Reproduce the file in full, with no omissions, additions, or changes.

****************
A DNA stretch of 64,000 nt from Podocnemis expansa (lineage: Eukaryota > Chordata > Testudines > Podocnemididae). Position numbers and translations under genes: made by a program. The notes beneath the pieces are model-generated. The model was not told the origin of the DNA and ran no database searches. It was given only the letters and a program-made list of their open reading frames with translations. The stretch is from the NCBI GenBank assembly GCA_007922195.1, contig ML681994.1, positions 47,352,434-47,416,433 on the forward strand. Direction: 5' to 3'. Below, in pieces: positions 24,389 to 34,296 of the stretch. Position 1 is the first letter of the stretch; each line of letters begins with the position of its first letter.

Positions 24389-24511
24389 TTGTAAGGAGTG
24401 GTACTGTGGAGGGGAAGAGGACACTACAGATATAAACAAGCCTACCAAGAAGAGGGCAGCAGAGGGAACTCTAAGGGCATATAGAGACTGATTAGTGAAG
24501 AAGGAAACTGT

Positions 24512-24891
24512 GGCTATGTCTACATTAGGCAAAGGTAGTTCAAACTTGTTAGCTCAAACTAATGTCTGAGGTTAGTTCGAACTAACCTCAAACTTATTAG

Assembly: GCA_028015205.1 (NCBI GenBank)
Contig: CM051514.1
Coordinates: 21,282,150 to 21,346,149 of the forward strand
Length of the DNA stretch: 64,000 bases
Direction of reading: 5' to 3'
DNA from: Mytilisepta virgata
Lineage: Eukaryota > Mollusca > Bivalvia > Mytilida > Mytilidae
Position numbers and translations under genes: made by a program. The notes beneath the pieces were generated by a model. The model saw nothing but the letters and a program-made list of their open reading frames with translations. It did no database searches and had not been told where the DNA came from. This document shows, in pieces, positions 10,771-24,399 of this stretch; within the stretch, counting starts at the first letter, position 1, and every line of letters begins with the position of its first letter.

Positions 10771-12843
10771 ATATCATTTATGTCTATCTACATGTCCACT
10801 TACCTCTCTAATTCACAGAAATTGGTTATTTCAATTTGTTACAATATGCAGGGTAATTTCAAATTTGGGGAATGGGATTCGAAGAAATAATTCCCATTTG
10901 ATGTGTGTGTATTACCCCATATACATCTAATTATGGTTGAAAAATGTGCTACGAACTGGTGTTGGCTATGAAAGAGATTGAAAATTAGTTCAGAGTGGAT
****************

A DNA stretch of 64,000 nt from Podocnemis expansa (lineage: Eukaryota > Chordata > Testudines > Podocnemididae). Position numbers and translations under genes: made by a program. The notes beneath the pieces are model-generated. The model was not told the origin of the DNA and ran no database searches. It was given only the letters and a program-made list of their open reading frames with translations. The stretch is from the NCBI GenBank assembly GCA_007922195.1, contig ML681994.1, positions 47,352,434-47,416,433 on the forward strand. Direction: 5' to 3'. Below, in pieces: positions 24,389 to 34,296 of the stretch. Position 1 is the first letter of the stretch; each line of letters begins with the position of its first letter.

Positions 24389-24511
24389 TTGTAAGGAGTG
24401 GTACTGTGGAGGGGAAGAGGACACTACAGATATAAACAAGCCTACCAAGAAGAGGGCAGCAGAGGGAACTCTAAGGGCATATAGAGACTGATTAGTGAAG
24501 AAGGAAACTGT

Positions 24512-24891
24512 GGCTATGTCTACATTAGGCAAAGGTAGTTCAAACTTGTTAGCTCAAACTAATGTCTGAGGTTAGTTCGAACTAACCTCAAACTTATTAG

Assembly: GCA_028015205.1 (NCBI GenBank)
Contig: CM051514.1
Coordinates: 21,282,150 to 21,346,149 of the forward strand
Length of the DNA stretch: 64,000 bases
Direction of reading: 5' to 3'
DNA from: Mytilisepta virgata
Lineage: Eukaryota > Mollusca > Bivalvia > Mytilida > Mytilidae
Position numbers and translations under genes: made by a program. The notes beneath the pieces were generated by a model. The model saw nothing but the letters and a program-made list of their open reading frames with translations. It did no database searches and had not been told where the DNA came from. This document shows, in pieces, positions 10,771-24,399 of this stretch; within the stretch, counting starts at the first letter, position 1, and every line of letters begins with the position of its first letter.

Positions 10771-12843
10771 ATATCATTTATGTCTATCTACATGTCCACT
10801 TACCTCTCTAATTCACAGAAATTGGTTATTTCAATTTGTTACAATATGCAGGGTAATTTCAAATTTGGGGAATGGGATTCGAAGAAATAATTCCCATTTG
10901 ATGTGTGTGTATTACCCCATATACATCTAATTATGGTTGAAAAATGTGCTACGAACTGGTGTTGGCTATGAAAGAGATTGAAAATTAGTTCAGAGTGGAT